The Biden administration this month announced sweeping new vaccine and testing rules for health care workers, federal contractors and private-sector businesses as the federal government continues its fight against COVID-19. 


What the Vaccine Mandate Means for Private Companies

The rules, implemented by executive order and a forthcoming emergency rule from the Occupational Safety and Health Administration (OSHA), mean that:

  • Workers at private companies with 100 or more employees must now be fully vaccinated or produce a negative test result on at least a weekly basis before coming to work.
  • Workers at private companies doing business with the federal government must be fully vaccinated, with no testing exemption
  • Health care workers at facilities receiving Medicare and Medicaid dollars must be fully vaccinated, with no testing exemption

Companies will also have to provide employees with paid time off to get vaccinated or recover from any side effects of their vaccination, according to the Society for Human Resource Management (SHRM). Companies found to be in violation of these rules could face OSHA penalties of up to $14,000 per occurrence.

The new federal vaccinate mandate is expected to impact an estimated 80 million private-sector employees alone, according to the Biden administration, and sets up a host of HR and administrative challenges. If any of the above stipulations apply to your company, what should you be doing now to prepare for OSHA's coming vaccination rule?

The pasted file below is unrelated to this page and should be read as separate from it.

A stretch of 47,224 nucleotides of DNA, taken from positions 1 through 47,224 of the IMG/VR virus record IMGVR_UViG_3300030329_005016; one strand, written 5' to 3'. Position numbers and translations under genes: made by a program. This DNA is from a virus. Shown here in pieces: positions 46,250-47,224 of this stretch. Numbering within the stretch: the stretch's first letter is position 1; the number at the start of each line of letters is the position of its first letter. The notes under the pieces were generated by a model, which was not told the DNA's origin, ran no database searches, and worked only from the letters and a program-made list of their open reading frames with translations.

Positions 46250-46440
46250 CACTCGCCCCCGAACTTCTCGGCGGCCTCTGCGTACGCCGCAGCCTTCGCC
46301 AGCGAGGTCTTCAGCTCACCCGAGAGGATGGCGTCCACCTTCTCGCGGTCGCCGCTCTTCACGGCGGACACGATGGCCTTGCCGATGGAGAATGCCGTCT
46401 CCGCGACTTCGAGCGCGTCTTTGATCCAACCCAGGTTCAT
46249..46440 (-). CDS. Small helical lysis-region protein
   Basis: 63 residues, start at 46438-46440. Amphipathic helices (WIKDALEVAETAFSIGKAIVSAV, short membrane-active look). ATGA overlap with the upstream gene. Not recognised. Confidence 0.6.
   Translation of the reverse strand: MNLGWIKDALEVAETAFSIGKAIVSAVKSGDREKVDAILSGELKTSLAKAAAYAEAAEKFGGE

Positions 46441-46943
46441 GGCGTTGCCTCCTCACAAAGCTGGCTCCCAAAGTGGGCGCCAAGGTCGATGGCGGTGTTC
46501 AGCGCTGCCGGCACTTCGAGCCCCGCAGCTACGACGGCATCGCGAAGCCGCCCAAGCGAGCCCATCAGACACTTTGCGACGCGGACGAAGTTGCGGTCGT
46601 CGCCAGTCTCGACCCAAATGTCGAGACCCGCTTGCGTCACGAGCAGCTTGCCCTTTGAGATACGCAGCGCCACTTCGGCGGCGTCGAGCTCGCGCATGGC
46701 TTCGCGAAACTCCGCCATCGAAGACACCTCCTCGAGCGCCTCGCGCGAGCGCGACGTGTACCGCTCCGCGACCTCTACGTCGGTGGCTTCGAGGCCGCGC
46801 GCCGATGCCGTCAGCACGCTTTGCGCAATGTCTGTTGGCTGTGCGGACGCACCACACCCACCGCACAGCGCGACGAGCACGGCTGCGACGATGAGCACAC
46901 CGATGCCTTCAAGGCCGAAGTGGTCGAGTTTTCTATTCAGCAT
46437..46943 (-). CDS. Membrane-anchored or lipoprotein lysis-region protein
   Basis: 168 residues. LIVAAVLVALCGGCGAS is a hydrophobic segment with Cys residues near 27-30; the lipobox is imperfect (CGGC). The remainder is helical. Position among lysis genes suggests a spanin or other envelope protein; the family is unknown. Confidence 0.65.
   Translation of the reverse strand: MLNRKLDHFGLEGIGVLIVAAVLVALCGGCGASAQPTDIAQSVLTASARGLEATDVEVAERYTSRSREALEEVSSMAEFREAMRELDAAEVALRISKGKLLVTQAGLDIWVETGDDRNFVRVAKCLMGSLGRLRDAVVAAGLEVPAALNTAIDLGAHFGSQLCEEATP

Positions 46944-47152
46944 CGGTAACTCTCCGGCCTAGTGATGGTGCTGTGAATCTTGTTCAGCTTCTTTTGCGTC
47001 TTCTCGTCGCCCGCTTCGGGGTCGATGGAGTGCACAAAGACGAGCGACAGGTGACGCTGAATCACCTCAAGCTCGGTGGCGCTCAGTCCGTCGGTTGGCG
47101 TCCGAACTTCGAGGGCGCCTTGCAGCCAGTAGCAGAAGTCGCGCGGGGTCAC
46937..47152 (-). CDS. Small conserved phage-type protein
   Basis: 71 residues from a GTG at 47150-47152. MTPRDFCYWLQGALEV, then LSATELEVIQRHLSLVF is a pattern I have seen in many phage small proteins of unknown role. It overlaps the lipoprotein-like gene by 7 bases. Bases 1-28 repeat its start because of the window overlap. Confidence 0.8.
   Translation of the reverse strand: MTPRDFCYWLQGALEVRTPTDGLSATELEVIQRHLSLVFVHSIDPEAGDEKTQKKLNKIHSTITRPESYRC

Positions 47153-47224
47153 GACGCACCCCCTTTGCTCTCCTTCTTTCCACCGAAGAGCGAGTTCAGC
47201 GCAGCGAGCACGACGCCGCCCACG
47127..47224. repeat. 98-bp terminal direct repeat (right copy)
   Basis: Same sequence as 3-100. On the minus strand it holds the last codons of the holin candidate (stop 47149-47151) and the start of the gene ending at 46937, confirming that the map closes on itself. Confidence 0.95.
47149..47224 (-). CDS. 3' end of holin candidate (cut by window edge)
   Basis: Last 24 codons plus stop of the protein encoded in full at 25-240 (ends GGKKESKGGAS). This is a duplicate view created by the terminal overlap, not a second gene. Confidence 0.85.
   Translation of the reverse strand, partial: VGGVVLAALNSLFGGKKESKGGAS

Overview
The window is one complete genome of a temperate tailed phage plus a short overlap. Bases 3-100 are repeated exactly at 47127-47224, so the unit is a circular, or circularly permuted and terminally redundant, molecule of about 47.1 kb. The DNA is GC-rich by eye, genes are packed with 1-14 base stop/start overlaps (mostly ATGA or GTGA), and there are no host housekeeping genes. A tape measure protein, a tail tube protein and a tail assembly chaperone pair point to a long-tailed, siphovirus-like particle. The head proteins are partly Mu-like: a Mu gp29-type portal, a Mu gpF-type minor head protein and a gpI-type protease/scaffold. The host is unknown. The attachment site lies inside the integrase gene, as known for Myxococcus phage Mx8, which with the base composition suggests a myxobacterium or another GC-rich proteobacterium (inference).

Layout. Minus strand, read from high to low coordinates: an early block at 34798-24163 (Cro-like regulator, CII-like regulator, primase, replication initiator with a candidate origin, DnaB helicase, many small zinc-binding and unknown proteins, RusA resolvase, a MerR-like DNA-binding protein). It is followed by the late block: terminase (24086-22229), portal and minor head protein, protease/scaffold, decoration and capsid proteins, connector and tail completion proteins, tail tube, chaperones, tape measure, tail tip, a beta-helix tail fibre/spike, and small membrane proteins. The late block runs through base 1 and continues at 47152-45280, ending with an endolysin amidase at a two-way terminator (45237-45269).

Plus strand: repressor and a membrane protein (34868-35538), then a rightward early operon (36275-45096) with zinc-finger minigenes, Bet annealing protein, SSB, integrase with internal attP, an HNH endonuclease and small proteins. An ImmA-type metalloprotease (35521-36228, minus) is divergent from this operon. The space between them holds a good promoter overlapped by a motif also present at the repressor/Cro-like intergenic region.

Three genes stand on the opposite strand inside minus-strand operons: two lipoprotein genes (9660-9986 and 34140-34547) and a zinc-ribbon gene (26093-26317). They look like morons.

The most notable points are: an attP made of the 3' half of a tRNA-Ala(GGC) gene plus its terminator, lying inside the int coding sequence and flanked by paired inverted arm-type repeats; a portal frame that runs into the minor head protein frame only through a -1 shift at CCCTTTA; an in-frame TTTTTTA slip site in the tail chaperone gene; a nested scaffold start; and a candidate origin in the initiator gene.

3 Steps to Prepare for the Federal Vaccine Mandate

Develop a plan for compliance: That includes how employee COVID-19 testing will work, who pays for it, how to track results and how to demonstrate proof of compliance. You should also make plans for how to address employees who refuse to get vaccinated—a very real possibility, considering SHRM research that found nearly 1 in 3 workers say they would quit before getting the vaccine.

Put together a vaccination policy: Your company policy needs to clearly identify which employees it applies to, deadlines for compliance and how to apply for a religious or medical exemption to vaccination. Depending on your workforce and situation, you may want to seek out legal or HR experts to ensure your policy is properly crafted.

Talk to employees about what's coming: Robust communication is key, as employees will have many questions about the requirements and how it may affect them. Share clear and concise information about the new requirements and how it will protect employees and the company, using multiple channels (memos, emails, bulletin boards, etc.) to ensure employees don’t miss it. You may also want to provide information on vaccination sites in the community, or consider providing them onsite as a company initiative.

With OSHA’s emergency rule still being developed, and some political and business groups opposing it, changes and legal challenges are expected in the weeks ahead. Stay tuned and be prepared to pivot as this issue continues to unfold.

If you need help with your company’s HR systems ahead of this new rule, reach out to one of our experts today for a free consultation!

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